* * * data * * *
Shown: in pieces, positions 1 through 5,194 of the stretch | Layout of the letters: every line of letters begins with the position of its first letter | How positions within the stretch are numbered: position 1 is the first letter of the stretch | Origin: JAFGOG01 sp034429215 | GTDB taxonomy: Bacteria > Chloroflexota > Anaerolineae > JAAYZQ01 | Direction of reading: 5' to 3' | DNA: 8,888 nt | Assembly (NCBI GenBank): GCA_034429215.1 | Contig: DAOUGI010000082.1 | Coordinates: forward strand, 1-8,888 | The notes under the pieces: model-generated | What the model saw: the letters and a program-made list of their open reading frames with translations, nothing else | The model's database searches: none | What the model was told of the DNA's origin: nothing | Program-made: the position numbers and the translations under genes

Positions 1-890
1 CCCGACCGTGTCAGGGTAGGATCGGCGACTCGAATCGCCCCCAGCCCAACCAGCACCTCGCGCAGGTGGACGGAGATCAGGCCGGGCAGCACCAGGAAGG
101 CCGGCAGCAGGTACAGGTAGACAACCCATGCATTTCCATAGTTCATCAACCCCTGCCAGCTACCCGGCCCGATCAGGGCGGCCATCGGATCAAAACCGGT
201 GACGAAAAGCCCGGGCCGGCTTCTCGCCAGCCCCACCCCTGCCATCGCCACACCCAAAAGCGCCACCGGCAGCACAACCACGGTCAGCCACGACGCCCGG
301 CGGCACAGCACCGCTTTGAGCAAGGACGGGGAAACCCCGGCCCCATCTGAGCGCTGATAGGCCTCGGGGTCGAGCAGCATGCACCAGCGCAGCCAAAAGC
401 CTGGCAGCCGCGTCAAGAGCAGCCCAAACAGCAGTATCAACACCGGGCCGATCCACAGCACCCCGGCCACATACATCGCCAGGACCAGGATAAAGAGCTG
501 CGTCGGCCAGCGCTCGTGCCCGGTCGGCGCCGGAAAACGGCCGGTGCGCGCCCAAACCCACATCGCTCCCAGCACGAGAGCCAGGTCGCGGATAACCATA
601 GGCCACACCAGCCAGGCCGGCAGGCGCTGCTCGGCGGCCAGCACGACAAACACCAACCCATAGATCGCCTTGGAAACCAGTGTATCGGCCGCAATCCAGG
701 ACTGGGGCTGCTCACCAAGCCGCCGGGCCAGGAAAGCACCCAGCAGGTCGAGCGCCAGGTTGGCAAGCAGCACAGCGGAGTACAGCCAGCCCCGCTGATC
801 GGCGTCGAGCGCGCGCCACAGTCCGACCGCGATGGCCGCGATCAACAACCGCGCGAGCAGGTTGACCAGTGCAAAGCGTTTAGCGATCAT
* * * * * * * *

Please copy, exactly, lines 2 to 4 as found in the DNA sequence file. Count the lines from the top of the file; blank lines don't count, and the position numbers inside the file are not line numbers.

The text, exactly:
Positions 1-890
1 CCCGACCGTGTCAGGGTAGGATCGGCGACTCGAATCGCCCCCAGCCCAACCAGCACCTCGCGCAGGTGGACGGAGATCAGGCCGGGCAGCACCAGGAAGG
101 CCGGCAGCAGGTACAGGTAGACAACCCATGCATTTCCATAGTTCATCAACCCCTGCCAGCTACCCGGCCCGATCAGGGCGGCCATCGGATCAAAACCGGT